Google Analytics tracks affiliate link clicks as an action. So Google may have the ability to track actions on affiliate links too.

    The gotcha might be in click fraud though, when the affiliate does not get paid right away, like a merchant would.

  23. #23
    Analytics Dude Kevin's Avatar
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    That's a lot of death, I think it's very unlikely. But I've been diversifying my tactics in case I'm wrong (humility can make you rich).
    Exactly what I've come to expect of you Donuts. Well put.

    I think it also lends credence that good affiliate management companies might want to brush up on their copy writing and SEM knowledge....
    Kevin Webster
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  24. #24
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    Assuming that in this case, G itself also only makes money when someone buys (rather than *charging* per-click/imp, but only paying per sale):

    I shall enjoy the schadenfreude when G realizes that nonsales content IS (with few exceptions) bad for conversion ratios; when they have it right there in their books, in their face where they can't deny it... when they see that the ton of content-seekers is severely diluting the ratio of buyers/lookers, and is only eating their server resources and bandwidth (which adds up to a lot, for an operation of Google's size)...

    And have to either eat it and change their algo to get more buyers into the traffic stream, or else effectively burn their own money.

    But if they are charging advertisers per click, but only paying affiliates per action, then it's nothing but a flagrant ripoff of both sides. A ripoff which will work better for G if they continue to favor c*ntent sites, since those sites tend to bring lots of viewers and curiosity clickers, but few buyers (on a per 100 pageviews basis).

    Quote Originally Posted by Trust
    I don't mind contextual on a side ad as in Adsense. But as far as text links within the content, I want to choose what shows up there.
    For me, it depends on the type of site it is. And the payment model--I'd only want any contextual ads if they were PPC-based.

    As for site types--I wouldn't want "foreign" text links showing up in the middle of my sales pitches, for instance.

    But for any nonsales content, they can put whatever, as long as I get paid per-click and it's not X-rated or super crappy. Trying to come up with a paying link that'll match some genuinely off-the-cuff commentary (like that on a non-niche blog) can be almost impossible when you're not signed up with every single program out there, even if you want to. Having automatic access to G's bank of zillions of advertisers would be sweet on a "regular" content site. Even the most obscure topics and rants would probably match with some of their ads, all I'd have to do is type whatever came to mind!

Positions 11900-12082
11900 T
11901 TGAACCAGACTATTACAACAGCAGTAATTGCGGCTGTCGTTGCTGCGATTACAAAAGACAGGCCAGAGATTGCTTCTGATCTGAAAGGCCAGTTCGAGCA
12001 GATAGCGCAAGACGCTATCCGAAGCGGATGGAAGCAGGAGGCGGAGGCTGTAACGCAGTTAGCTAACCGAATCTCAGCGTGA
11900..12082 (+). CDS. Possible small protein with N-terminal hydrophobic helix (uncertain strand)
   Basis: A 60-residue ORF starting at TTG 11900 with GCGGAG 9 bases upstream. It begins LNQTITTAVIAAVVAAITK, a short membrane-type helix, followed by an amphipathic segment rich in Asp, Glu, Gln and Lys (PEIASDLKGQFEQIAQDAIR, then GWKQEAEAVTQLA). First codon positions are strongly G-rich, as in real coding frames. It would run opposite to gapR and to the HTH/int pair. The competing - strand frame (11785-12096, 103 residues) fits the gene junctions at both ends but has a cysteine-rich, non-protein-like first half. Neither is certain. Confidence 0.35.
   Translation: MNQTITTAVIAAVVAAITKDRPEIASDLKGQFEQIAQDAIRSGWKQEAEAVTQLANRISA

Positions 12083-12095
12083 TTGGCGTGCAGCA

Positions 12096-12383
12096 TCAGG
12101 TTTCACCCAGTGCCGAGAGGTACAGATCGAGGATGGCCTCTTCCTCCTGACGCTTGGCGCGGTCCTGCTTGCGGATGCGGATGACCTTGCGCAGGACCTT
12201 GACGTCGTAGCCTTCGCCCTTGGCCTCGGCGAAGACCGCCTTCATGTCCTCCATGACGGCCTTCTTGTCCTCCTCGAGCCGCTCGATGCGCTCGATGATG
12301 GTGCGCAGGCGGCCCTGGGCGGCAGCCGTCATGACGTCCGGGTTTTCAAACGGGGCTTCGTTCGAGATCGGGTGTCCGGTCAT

I would absolutely want it to pay me per-click, though. If I wanted to have a 1/10000 conversion ratio, I could have done that already just by putting CJ links on a content site!

    Quote Originally Posted by Mack
    People will find products through G/Y/M search or price comparison engines. (Surprised Goggle didn't build a version of shopping.com yet, but they will eventually).
    Goofle's got Froogle and has had it for quite a while now.

    In my experience, the value of price-comparison sites to merchants varies WIDELY based on the type of product!!

    For bulbs, Froogle and littler comparison engines might as well not exist. Gardeners just don't care about it. Even for varieties where I've got the ONLY one in there, Froogle brings nada sales and hardly any searches. The whole concept of comparisons has been a zero for that category.

    On the other hand, for mass-produced, humanly-made (rather than nature-made) stuff, it's been great. I can now see why affiliates who sell electronics hound after making a comparison site and think those sites are THE king of everything. Electronics come off a factory line, so if you buy a Toshiba [Insert Model] Camcorder, the quality is going to be the same whether you paid $500 or $250, so might as well find the guy with that $250 price. And comparison sites make that easy.

    The fallacy is when they think that people shop that way for everything...they don't. Natural stuff, and other things with a lot of "subjectiveness" involved in the purchase decision, don't do jack when put on a site that caters to hard-facts type decision making.
    There is no knowledge that is not power. ~Hemingway

  25. #25
    Prince of Content Vinny O'Hare's Avatar
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    I wish they would just start their own affiliate network already, It would make my life easier.
    Vinny O'Hare - OPM - Contact Info email: vinny at teamloxly.com ~ 702-582-6742 Twitter